Some trainers love to what if their students. My first introduction to clearing rooms outside of the military (also known as how to look for people and things quickly while looking cool) had me under the tutelage of a sardonic sadist with no tolerance for other people using air and vibrations in their throat to create words. Speaking wasn't too much of an option with this guy and disagreement with anything was akin to a crime against humanity. As if he couldn't be any more of a human cartoon, he drank coffee black in July and chomped on an unlit cigar. Yeah, that dude you are picturing right now? That's exactly what he looks like, but taller and with a Ranger rolled hat.
|Basically, this but with a shirt on and more velcro.|
He disagreed with my visual clearing. He did so with colorful language, a hand on my shoulder and the other with a knife hand pointed into an empty 90 degree angle.
"That M$#%*^F&*K'in corner could have F&^*'in had 19 M$#%*^F&*K'in M$#%*^F&*KERS in it and all of them would have F&^*'in killed you."
...Was his lesson. I dont remember the words exactly but thats about it. Maybe there were more nouns and verbs that involved uncomfortable body positions. The lesson I was being taught was to point my weapon at any place a person could be, even if I knew them not to be there just because they could be there. I obviously disagreed, as should everyone because pointing your weapon at every place a person could be would be a very time consuming exercise and totally discounts situational awareness, which is a much more important skill to learn. Some instructors love to "what if" situations, and MSG (Ret.) Popeye (im going with that name) was no different. The damn corner was empty. It was in an empty room, there was no furniture present, just a rectangle with poor lighting and a few paper targets that were either shoot or no shoot in nature. I shot the shoot, didn't shoot the no shoots and at no point was their anything in any category in the corner I didn't point my weapon at. At no point during this class did I miss shooting a bad buy target, yet I could have if one had been in the corner I didn't point my weapon at because I could see it was empty? Oh, okay because screw logic.
Well, some lessons are unintentional. This class taught me to respect my students as an instructor and never to doubt their observation skills if it aligns with their performance. Since I have the power of sight, I have a good idea of how it works and if I think a student is bullshitting me with "But I did check that corner" its easy for me to verify it by putting bad guys in all the damn corners to see if he/she misses one. I can do all of this without the mystical and misunderstood power of What If?
Imagination can be a large part of training and practice. The what if power is also important, but it can be used in ridiculous (see above) ways. We want to what if what our bad guy is capable of doing, not what he doesn't do. An empty corner remains an empty corner until the bad guy is in it. There is little point discussing the merits of the fact that he physically could have been there...but he wasnt. Situational awareness, especially under stress is hard enough to master without someone playing imagination games. We teachers can do more harm than good when it comes to SI training without even meaning to. Its almost assuredly never done with malice but it still happens.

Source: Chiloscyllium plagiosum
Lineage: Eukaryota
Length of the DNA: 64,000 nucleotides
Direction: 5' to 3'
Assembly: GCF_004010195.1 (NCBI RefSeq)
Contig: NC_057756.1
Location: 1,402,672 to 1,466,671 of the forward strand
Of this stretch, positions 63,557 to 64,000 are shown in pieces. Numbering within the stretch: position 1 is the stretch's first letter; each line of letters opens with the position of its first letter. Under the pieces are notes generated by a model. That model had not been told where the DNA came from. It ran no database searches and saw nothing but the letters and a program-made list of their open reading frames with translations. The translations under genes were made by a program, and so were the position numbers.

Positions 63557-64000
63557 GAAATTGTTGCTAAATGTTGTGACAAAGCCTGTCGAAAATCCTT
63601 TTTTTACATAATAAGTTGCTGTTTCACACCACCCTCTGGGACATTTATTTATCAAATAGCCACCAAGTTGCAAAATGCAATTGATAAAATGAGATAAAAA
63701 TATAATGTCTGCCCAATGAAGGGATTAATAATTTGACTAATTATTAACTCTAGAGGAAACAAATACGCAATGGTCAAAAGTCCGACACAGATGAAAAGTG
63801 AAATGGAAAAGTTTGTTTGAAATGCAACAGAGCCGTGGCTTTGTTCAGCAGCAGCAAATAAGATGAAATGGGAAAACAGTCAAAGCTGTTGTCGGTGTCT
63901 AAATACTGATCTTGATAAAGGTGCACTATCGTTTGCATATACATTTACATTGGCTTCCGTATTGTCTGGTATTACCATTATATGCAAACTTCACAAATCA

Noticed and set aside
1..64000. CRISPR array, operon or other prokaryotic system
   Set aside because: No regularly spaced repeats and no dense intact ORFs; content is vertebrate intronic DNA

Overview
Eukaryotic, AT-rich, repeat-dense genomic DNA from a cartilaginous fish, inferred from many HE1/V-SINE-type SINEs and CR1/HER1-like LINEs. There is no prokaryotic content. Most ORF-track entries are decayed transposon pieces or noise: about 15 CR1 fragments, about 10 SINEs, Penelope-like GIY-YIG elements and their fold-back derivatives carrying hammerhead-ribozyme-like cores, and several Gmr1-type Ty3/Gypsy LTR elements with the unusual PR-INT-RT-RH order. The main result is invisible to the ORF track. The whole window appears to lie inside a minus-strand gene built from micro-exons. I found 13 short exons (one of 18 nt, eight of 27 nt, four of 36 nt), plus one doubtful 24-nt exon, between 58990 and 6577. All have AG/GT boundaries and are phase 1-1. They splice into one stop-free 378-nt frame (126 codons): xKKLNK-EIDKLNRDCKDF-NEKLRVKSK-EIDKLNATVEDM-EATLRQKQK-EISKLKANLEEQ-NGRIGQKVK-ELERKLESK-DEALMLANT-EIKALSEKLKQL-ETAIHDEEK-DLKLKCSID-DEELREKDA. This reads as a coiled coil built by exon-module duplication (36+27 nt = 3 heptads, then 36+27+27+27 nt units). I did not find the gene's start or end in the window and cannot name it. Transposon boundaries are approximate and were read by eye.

When I first started teaching, there was a neat little trick I picked up for re-enforcing the scanning technique we want to use when coming off the gun. Shots fired, bad guy down, move to cover, reload if necessary and then break tunnel vision and look for other guys by getting a quick 360 view of the world around you by scanning. I would (and still do) have everyone on the line scan and move off line during each string. This neat little trick was to hold up X number of fingers behind the line and then at random as one of the shooters how many fingers I had up. More often than not they wouldn't know and I would assume this was because they were looking without seeing. Actually, as one student pointed out, he didn't see the fingers because he wasn't looking for them, he was looking for bad guys and other things of interest that made sense as part of the scenario/drill. Once I thought about what he said, I stopped using the "how many fingers" thing and have not used it since. It seems like a stupid trick on reflection but I was new to teaching and had not yet scratched the surface on SI education for myself. I can (and do) use the same scanning reinforcement drill now, but I do it with more realistic methods and often in a way that allows the student to (safely, of course) engage a scanned-to threat.
Dont get me wrong, I still use what if as part of training, but its part of theory, not application. Proving a negative can be a difficult and sometimes counterproductive task, never is this more true than when someone adds facts to prove a point that is better proved by actually producing the situation in question. There are many training artificalities in firearms because of the dangers associated with some methods, but they can still be safely performed with planning and that serves a much better purpose than what ifing things.